I think because of this it bugs me more when people are impolite. Just things like not thanking you after holding the door open for them, or doing something for them. My biggest peeve I think is when you say hello to someone and they just blank you, even though they blatantly heard you. I don’t know how people can do it. If someone says hi to me it’s instinctive to say hi back. I didn’t much care for this guy I used to work with, yet whenever I walked into the office I’d say hello to him and ask him how he was. I would go as far as to say it would have felt awkward if I hadn’t. Same as when you pass someone on a quiet street, you just can’t not say hi, even if you don’t have any desire to.

Another thing I personally see as somewhat impolite is when people arrange something in front of someone without including the other person in it. Well….it’s acceptable in some scenarios, like if it was a couple discussing their honeymoon, I wouldn’t expect to be invited to that obviously. But if two people are talking about going to a cricket match later in the month and no one says to the third person “you fancy it?” that just seems really harsh. If I was with two friends and there was something I wanted to invite one of them to, I’d probably wait until the other person wasn’t around to discuss it with them. I even feel a bit awkward talking about holidays that happened when people who weren’t on said holiday are around. After all, imagine how they feel hearing all these stories that they weren’t a part of.

Another one….when two people have a conversation across you. Perhaps it’s happened to you in the past, maybe at school or at work. You’re sitting in between two friends and they’re leaning across you to talk to each other as though you’re some kind of fence and not an actual human person.

The world would be a much better place if people were polite.

Asperger’s and Dyspraxia

I thought I would write a blog post where I talked about my Asperger’s and Dyspraxia in detail, rather than just touching on them slightly.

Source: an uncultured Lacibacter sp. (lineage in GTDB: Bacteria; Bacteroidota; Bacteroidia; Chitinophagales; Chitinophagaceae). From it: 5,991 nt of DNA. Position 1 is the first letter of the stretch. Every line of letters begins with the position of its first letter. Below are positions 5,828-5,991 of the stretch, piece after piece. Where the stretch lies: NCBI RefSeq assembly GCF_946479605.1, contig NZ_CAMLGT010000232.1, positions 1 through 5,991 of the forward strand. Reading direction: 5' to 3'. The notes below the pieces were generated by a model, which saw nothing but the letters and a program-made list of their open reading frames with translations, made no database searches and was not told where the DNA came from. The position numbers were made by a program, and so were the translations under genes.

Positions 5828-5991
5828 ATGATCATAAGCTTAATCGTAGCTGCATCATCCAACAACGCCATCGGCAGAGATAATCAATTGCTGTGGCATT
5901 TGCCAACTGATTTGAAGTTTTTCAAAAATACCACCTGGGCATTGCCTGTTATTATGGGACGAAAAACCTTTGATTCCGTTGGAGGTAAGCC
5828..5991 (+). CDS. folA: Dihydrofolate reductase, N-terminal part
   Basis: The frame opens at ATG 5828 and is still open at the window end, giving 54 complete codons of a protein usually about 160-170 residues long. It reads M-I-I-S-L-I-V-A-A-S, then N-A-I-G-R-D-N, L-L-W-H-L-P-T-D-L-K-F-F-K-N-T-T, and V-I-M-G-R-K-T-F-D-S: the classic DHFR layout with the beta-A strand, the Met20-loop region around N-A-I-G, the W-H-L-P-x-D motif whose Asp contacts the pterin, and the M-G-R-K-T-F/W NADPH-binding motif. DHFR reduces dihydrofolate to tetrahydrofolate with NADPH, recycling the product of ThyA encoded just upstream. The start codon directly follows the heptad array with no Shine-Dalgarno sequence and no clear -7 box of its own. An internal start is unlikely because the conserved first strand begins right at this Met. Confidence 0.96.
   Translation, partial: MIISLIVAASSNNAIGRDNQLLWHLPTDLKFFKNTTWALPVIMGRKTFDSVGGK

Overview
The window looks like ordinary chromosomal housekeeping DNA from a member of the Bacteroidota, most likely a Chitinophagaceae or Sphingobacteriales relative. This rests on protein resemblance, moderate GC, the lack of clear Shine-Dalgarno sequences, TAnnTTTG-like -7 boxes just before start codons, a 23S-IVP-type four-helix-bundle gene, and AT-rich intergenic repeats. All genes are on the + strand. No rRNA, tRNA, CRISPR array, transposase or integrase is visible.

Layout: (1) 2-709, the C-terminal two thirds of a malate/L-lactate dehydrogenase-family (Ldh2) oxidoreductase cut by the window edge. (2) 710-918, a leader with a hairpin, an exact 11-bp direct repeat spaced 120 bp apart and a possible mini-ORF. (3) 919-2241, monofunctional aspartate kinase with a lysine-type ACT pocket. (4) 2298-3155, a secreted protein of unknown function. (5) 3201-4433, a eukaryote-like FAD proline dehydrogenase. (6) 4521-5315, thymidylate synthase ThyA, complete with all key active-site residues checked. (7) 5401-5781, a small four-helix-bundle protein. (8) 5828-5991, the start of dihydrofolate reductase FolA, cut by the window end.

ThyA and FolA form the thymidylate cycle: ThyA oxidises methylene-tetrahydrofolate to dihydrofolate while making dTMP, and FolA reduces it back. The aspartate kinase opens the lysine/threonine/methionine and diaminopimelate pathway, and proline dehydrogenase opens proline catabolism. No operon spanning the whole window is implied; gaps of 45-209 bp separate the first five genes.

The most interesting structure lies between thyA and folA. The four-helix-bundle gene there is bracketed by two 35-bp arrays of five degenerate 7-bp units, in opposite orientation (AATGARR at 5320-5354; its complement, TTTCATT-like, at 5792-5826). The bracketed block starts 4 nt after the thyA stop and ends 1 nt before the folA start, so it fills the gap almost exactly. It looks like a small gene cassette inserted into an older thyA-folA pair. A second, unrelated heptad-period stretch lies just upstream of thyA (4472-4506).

I was diagnosed with Asperger’s when I was about 5. I’d been having fits when I was a tiny tot and from what I recall following the treatment I came down with Asperger’s or something along those lines, I can’t quite remember the story. But in my first year of Primary School I was a bit troublesome, things like not responding to the school bell and going off into my own little world quite a lot, being unable to colour inside the lines and the odd temper tantrum, so someone was taken in to monitor me. Due to the fact I had “helpers” throughout school-someone who’d sit with me and just offer me support and guidance- I realised there was something different about me so aged 10 I asked my parents and they told me about my Asperger’s.

Asperger’s is a form of Autism, and Autism comes in various levels. There’s more extreme cases where the person needs round the clock care and is notably different. I remember going to some kind of do as a kid and there was an autistic boy there and I remember him casually peeing on the floor, and I think he tried to bite someone too. Then you get High Functioning Autism, then you get Asperger’s. ADHD, Dyslexia and Dyspraxia kind of fall into the same category I believe.

Some of the common traits associated with Asperger’s don’t apply to me. For example, many people with it don’t like change, for example if a child with Asperger’s comes home to find their room has been tidied up and things have been moved around, it may freak them out. I notice change, I’ll notice if a restaurant has a different layout than the last time I was in but it won’t affect me negatively. A lot of people with it don’t like being touched-you get a lot of mothers of people with it having to come to terms with the fact that they may never get to hold their child, but I’d consider myself very affectionate. Another common trait is lack of emotion, yet I was the sort of kid who’d cry when the teacher shouted at me. Of course this doesn’t mean I don’t have it, there are probably some traits I show that others don’t. No person with Asperger’s is the same.